In the 1950’s and 60’s, many of New Orleans’ avant-garde artists, including my father, lived and worked in the French Quarter. The neighborhood was seedy but cool. It was filled with inspiring sights and sounds (and smells); it was teeming with creative people; and, most importantly, it was affordable. Believe it or not, the venerable Vieux Carré was once the epicenter of Southern Bohemia.
In the 1970’s and 80’s, that all changed. Tourism boomed and rents skyrocketed. “Starving artists” were pushed up and down the river. They set up shop in places like the Warehouse District, now also known as the Arts District, and the Faubourg Marigny. Eventually, these neighborhoods became pricy as well. The Bywater and Irish Chanel became the new refuge for artists. (I should know, I was one of them.)
After Hurricane Katrina, gentrification gobbled up much of the remaining “Sliver by the River,” and many artists were again squeezed out. They ended up settling in far-flung places like Gentilly, Old Jefferson, the Lower Ninth Ward and even Arabi.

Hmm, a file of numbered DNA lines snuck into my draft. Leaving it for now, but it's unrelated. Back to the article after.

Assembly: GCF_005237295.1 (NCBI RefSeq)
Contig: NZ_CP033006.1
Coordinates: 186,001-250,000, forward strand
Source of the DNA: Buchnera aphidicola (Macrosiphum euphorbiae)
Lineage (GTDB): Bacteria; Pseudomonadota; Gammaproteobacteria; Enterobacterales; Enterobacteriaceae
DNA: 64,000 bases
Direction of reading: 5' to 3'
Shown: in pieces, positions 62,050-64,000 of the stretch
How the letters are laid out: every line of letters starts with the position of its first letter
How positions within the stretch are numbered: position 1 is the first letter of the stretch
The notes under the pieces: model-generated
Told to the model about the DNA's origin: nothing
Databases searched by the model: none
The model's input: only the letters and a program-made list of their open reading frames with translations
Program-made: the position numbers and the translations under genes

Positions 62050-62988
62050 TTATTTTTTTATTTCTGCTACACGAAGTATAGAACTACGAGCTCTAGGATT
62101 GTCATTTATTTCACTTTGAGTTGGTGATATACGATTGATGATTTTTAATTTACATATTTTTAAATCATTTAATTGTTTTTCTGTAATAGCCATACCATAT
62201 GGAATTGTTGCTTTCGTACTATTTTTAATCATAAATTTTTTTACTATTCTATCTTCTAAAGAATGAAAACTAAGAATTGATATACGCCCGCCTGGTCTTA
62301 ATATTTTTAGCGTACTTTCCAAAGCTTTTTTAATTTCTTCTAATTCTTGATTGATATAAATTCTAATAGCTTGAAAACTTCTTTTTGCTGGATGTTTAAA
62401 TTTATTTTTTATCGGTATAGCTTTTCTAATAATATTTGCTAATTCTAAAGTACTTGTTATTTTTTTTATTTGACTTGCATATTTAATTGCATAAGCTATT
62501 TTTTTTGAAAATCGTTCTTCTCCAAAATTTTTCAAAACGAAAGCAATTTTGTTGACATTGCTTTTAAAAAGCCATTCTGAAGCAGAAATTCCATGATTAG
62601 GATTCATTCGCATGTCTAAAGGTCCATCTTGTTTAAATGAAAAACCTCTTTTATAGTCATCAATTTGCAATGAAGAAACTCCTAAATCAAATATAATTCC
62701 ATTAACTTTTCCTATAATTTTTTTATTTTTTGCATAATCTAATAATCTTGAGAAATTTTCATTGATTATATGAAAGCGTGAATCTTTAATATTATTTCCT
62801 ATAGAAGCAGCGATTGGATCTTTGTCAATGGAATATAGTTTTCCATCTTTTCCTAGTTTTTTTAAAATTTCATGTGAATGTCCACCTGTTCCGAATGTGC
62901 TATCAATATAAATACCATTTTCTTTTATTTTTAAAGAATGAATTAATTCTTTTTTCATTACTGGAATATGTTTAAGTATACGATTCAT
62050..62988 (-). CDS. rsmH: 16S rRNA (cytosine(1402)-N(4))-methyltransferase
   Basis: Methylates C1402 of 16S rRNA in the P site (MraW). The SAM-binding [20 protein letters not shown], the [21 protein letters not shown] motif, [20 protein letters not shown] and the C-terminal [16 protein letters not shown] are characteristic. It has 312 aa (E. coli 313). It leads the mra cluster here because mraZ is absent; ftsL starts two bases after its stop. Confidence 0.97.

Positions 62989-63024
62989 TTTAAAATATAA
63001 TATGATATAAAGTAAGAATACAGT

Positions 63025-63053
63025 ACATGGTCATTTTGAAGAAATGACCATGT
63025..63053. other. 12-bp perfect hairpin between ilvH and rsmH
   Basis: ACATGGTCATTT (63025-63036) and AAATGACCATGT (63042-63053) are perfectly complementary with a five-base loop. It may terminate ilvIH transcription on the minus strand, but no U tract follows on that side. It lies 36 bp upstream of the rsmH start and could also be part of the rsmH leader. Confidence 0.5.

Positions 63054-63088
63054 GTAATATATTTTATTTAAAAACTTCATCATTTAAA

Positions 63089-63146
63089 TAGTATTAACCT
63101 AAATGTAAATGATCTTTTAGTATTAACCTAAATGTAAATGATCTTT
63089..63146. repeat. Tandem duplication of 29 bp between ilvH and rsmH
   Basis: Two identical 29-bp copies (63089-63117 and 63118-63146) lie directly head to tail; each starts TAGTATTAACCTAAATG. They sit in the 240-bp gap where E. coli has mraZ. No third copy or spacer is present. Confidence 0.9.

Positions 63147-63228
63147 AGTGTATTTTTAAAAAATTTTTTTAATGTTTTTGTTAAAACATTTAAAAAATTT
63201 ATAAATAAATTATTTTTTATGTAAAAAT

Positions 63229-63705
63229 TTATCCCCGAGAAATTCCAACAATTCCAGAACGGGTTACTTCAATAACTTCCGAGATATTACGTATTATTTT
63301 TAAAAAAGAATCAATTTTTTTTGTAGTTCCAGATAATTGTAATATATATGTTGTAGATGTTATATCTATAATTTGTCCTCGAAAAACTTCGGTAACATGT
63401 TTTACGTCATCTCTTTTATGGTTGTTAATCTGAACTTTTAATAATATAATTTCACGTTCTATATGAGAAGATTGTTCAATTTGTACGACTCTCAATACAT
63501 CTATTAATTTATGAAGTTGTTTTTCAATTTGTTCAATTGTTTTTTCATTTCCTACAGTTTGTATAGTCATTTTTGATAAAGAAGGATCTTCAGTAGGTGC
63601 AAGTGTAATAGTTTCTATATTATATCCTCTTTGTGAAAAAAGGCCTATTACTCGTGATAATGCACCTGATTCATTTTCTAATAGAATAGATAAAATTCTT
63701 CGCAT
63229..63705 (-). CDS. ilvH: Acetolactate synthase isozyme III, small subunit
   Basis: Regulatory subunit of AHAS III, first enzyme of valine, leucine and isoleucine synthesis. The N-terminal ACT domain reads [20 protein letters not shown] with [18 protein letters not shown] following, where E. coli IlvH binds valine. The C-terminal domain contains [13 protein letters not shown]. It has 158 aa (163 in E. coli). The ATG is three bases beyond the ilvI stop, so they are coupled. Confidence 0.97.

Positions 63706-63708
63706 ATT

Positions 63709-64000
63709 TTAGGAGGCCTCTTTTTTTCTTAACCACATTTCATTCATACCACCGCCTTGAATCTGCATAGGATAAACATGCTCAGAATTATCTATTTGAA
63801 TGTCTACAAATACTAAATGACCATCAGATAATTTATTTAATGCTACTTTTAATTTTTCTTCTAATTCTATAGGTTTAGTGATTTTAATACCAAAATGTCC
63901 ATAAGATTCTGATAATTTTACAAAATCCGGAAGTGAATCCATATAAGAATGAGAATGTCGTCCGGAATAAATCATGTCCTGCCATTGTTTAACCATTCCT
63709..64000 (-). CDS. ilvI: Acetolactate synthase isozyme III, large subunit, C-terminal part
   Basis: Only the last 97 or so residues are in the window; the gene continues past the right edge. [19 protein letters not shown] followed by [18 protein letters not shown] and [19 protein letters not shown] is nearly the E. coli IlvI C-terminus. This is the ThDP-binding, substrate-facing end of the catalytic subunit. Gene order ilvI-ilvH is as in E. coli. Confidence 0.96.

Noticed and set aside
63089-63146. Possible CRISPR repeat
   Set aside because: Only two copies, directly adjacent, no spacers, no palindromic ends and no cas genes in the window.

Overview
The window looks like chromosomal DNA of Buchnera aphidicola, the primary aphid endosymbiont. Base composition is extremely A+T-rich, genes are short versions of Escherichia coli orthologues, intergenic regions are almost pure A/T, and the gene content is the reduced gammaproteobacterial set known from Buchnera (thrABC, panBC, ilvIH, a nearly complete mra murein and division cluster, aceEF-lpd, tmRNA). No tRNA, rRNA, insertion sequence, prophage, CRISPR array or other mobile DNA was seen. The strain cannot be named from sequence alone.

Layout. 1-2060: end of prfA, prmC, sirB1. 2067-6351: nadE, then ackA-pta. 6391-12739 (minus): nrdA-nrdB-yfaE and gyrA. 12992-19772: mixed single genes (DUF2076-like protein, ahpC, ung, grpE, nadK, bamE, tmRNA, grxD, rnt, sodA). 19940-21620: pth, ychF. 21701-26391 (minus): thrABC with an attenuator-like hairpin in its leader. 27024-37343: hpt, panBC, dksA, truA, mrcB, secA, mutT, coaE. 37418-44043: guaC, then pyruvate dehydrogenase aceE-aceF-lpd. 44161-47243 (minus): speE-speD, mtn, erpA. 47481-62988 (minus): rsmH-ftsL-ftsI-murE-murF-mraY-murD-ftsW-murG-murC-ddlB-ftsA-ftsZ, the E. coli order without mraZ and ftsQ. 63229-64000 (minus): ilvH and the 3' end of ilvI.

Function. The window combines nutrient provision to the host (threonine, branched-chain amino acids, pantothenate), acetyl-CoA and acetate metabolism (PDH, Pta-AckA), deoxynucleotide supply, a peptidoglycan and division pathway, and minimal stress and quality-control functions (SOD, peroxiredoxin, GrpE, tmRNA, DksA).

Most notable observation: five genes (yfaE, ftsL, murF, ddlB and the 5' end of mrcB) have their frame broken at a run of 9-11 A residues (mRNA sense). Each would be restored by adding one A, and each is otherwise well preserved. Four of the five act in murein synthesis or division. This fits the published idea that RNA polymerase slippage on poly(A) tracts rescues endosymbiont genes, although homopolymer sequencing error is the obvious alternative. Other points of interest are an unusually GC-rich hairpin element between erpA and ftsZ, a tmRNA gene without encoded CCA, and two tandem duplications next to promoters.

Local artist, Mary Logan Rooney and her husband, Steve, also an artist, were part of this latest wave. They bought a beautiful old shotgun in the Holy Cross neighborhood. According to Mary, “We set up our home so that our studio spaces mingle with our living spaces. I love that the first thing I encounter when I walk through my front door is my studio space. It sets a precedent that our home is a space for creating.” And “create” is exactly what they do.
In addition to being a talented artist, Mary is also a passionate educator. She was part of the inaugural faculty at Young Audiences Charter School in Gretna, and she is now the Arts Integration Coordinator at Homer A. Plessy Community School in the French Quarter. There, in the city’s oldest neighborhood, she’s helping inspire a whole new generation of future avant-garde artists. Who knows, we may well have come full circle…
(Photos and collage by Folwell Dunbar)